Blending in elements of Rio Bravo and Night of the Living Dead, Assault on Precinct 13 is nothing short of an audacious, landmark independent film. Carpenter, who also provides the film's remarkably creepy score, masters here both the art of pacing and execution, which he has since become somewhat famous for in some of his other films. Those who have seen his most recent movie, Ghosts of Mars, will no doubt recognize a similarity in both plot and build up. Alongside all of the chaos in the film, Carpenter also manages to squeeze in some character development amongst the hostages of Precinct 13.
Having deservedly earned the status of a cult classic, Assault on Precinct 13 is a definitive John Carpenter thriller. Brutal, relentless and uncompromising like the Street Thunder gang, it is nothing short of a perfect first step for one of today's masters of cinematic terror.
If you aren’t yet convinced by the sheer wonders of Blu-ray, the amazingly awesome presentation of this 33 year old flick should definitely change your opinion. It was the first 70s film I experienced on Blu-ray, and the picture quality suggests a film that could’ve been made recently. The anamorphic picture is stunning in overall clearness and image detail. Even with the consistent dark look to the movie, there isn’t a flaw to be found! It has been released before on Blu-ray by way of Image Entertainment, and from what I can tell this presentation from Shout! Factory isn’t much different from the one offered on the previous release. The good news is it doesn’t need to be!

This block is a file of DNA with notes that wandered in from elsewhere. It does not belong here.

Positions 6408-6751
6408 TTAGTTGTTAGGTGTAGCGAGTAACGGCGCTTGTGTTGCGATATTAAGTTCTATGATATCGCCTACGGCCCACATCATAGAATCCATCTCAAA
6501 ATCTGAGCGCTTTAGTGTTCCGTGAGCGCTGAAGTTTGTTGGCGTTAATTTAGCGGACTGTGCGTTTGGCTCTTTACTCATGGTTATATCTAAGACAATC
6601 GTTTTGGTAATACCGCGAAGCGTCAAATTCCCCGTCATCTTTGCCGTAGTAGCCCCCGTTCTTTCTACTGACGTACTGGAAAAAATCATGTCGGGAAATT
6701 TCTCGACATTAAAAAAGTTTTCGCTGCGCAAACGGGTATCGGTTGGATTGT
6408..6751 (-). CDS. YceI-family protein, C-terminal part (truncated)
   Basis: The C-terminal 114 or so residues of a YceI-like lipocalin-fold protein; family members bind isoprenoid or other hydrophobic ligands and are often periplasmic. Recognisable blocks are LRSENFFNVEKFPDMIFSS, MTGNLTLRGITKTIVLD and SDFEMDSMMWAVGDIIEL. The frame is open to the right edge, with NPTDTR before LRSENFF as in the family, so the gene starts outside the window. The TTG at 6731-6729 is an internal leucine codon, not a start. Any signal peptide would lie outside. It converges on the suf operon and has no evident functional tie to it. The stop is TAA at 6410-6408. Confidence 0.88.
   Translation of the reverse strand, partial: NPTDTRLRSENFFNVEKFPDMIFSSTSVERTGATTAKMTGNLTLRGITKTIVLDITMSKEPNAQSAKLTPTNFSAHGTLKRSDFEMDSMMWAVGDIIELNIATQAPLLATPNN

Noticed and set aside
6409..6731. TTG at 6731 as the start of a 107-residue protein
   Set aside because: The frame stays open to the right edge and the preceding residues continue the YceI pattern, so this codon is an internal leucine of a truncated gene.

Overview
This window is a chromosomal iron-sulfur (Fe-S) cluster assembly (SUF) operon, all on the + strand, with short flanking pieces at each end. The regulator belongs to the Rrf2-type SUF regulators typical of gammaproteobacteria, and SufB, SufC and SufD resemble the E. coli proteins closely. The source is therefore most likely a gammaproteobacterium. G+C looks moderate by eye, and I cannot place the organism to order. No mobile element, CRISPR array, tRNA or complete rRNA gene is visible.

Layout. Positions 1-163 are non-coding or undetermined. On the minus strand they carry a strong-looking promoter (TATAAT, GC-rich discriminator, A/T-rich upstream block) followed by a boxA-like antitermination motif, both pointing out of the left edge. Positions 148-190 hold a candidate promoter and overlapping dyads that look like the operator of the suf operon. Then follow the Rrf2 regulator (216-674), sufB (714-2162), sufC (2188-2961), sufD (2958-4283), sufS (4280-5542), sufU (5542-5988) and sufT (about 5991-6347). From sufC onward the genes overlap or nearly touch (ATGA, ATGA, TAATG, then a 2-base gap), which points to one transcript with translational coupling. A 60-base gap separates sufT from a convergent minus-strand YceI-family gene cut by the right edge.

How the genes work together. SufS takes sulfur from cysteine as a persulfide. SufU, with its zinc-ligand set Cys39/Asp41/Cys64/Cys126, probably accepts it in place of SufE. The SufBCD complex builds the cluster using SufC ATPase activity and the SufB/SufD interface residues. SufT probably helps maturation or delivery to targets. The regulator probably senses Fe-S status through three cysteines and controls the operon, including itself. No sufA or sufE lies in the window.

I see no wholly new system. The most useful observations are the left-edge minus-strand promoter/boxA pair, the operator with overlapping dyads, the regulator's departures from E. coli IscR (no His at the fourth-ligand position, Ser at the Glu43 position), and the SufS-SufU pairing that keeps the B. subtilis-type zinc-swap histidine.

If I could be blown away by the performance of a simple mono track on the DVD, just think what Blu-ray can do! The DTS HD mix makes the film sound much more intense than ever. Carpenter’s score sounds more effective than ever, and I can certainly say that the action sounds more dynamic than ever. Spoken words are delivered in fantastic form, and the set piece itself allows for some nice bits of rear and side noise, especially in quite scenes.
Included are all the extras from the previous Blu-ray release, plus a few new ones courtesy of Shout! Factory! Among the returning extras, there’s an intriguing interview with John Carpenter and star Austin Stoker that is loaded with insightful questioning and occasional humor, as well as a commentary track by Carpenter (which, like all his commentaries, is a very good listen) an isolated music track, a stills gallery, a trailer and radio spots. As far as new extras are concerned, there are two new interview segments; the first with Austin Stoker and the second with co-star Nancy Loomis, as well as a new commentary track with sound effects designer (and frequent Carpenter collaborator) Tommy Lee Wallace.
In addition to becoming one our most treasured cult classics, Assault on Precinct 13 is simply a tremendous beginning step in the career of John Carpenter. If you’re a dedicated fan of the film, or haven’t yet experienced it, and have access to Blu-ray…this new release from Shout! Factory is one HD experience you’ll definitely want to take up.